Degradation over time It may be contaminated The microbes naturally present in honey Include bacteria yeast and molds this Can come from pollen and the bees Digestive tract dust air dirt and Flowers Due to honey’s antimicrobial properties These organisms are usually found in Very small numbers and are unable to Multiply which means they should not be A health concern However spores of the neurotoxin see Botulinum are found in 5 to 15 percent Of honey samples in very small amounts This is generally harmless for adults But babies under the age of one can in Rare cases develop infant botulism which Can cause damage to the nervous system Paralysis and respiratory failure Therefore honey is not suitable for this Young age group Additionally a large number of Microorganisms in honey could indicate Secondary contamination during Processing from humans equipment Containers wind dust insects animals and Water It can contain toxic compounds When bees collect nectar from certain Types of flowers plant toxins can be Transferred into the honey A well-known example of this is mad Honey caused by creona toxins in nectar
From Rhododendron pontissum and azalea Pontica Which produced from these plants can Cause dizziness Nausea and problems with heart rhythm or Blood pressure It may be adulterated Honey is an expensive time consuming Food to produce As such It has been the target of adulteration For many years Adulteration refers to adding cheap Sweeteners to increase volume and reduce Cost Additionally to speed up processing Honey may be harvested before it’s ripe Resulting in a higher and unsafe water Content Normally bees store honey in the hive And dehydrate it so that it contains Less than 80 percent of water If honey is harvested too early the Water content can be over 25 percent This results in a much higher risk of Fermentation and bad taste It may be stored incorrectly If honey is stored incorrectly it can Lose some of its antimicrobial Properties become contaminated or start To degrade When it’s left open or improperly sealed The water content may start to rise
Above the safe level of 18 Increasing the risk of fermentation In addition open jars or containers can Allow honey to become contaminated with Microbes from the surrounding Environment This could grow if the water content Becomes too high Heating honey at high temperatures can Also have negative effects by speeding Up the Degradation of color and flavor as well As increasing the hmf content It can crystallize and degrade over time Even when stored correctly it’s quite Normal for honey to crystallize that’s Because it contains more sugars that can Be dissolved It doesn’t mean it has gone bad but the Process does cause some changes Crystallized honey becomes whiter and Lighter in color it also becomes much More opaque instead of clear and may Appear grainy It is safe to eat however water is Released during the crystallization Process which increases the risk of Fermentation Additionally honey stored for a long Time may become darker and start to lose Its aroma and flavor While this is not a health risk it may Not be as tasty or attractive How to store and handle honey correctly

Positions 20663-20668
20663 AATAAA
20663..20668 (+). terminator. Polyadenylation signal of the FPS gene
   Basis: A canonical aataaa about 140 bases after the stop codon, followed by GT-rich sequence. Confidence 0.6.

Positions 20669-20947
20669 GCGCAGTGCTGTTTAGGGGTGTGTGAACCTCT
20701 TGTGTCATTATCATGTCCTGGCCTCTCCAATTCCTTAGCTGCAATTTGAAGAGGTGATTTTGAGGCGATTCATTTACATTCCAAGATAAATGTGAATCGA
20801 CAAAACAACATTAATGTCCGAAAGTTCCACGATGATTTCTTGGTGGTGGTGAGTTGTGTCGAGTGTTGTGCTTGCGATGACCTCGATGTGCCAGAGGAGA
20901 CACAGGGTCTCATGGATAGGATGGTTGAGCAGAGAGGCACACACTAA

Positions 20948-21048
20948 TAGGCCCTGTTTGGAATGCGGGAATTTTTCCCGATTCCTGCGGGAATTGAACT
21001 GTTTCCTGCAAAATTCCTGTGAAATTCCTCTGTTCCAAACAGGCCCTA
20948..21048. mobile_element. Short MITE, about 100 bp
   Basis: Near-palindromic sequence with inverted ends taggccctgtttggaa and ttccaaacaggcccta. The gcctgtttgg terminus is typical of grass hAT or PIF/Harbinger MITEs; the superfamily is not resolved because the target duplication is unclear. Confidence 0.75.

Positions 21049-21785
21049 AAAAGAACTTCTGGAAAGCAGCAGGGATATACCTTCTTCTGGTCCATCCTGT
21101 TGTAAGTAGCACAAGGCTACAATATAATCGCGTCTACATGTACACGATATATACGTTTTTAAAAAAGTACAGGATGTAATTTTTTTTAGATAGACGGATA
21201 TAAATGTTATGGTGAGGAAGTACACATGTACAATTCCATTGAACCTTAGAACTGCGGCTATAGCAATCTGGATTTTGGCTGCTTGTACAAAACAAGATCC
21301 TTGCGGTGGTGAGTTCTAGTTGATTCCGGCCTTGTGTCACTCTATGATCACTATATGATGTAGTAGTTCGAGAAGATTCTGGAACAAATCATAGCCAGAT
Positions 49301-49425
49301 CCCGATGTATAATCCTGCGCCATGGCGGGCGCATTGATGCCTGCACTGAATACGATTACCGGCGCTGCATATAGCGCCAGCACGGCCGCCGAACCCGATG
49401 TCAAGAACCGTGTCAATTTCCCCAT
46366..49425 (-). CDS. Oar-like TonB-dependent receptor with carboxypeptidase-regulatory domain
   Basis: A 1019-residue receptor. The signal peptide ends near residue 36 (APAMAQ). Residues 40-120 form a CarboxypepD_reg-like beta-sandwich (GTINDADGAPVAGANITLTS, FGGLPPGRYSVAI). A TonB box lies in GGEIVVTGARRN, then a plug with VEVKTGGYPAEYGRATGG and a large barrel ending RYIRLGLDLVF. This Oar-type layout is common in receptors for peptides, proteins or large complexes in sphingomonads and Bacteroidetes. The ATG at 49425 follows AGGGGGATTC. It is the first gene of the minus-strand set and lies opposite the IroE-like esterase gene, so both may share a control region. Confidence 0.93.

To make the most out of your honey’s Long-lasting properties it’s important To store it correctly A key factor for storage is moisture Control If too much water gets into your honey The risk of fermentation increases and It may go bad Here are some tips on best storage Practices Store in airtight container Store jars or bottles glass jars and Stainless steel containers with airtight Leads are suitable Keep in a cool dry area Honey should ideally be stored below 50 Degrees fahrenheit or 10 degrees celsius However storing it at cool room Temperatures between 50 to 70 degrees Fahrenheit or 10 to 20 degrees celsius Is generally okay Refrigeration honey can be kept in the Refrigerator if preferred but it may be Crystallized faster and become denser Warm if crystallized if honey Crystallizes you can return it to the Liquid form by gently warming and Stirring it however do not overheat or Boil it as that will degrade its color And flavor Avoid contamination Avoid contaminating honey with dirty Utensils such as knives or spoons which Could allow bacteria yeast and molds to
Grow If in doubt throw it out if your honey Tastes off is foamy or you notice a lot Of free water it may be best to throw it Out Remember that different types of honey Meal look and taste different for Specific storage instructions refer to The ones printed on the label of your Individual product The bottom line Honey is a delicious sweet food that Comes in many different flavors and Colors depending on where it’s produced Due to its high sugar and low water Content as well as its low ph value and Antimicrobial properties Honey may stay fresh for years decades Or even longer However under certain circumstances it May go bad or lose its appeal Honey may be contaminated by bacteria Yeasts fungi or molds though they Usually will not produce two significant Numbers It may also contain toxic compounds from Certain plants or can be adulterated With poor quality sweeteners or Processing Additionally honey that is stored Incorrectly will not last as long Therefore it’s important to keep it Sealed in an airtight container in a Cool dry place
By purchasing honey from repeatable Suppliers and storing it correctly it Can be enjoyed safely for many years on End That is it for today stay safe and see You on to the next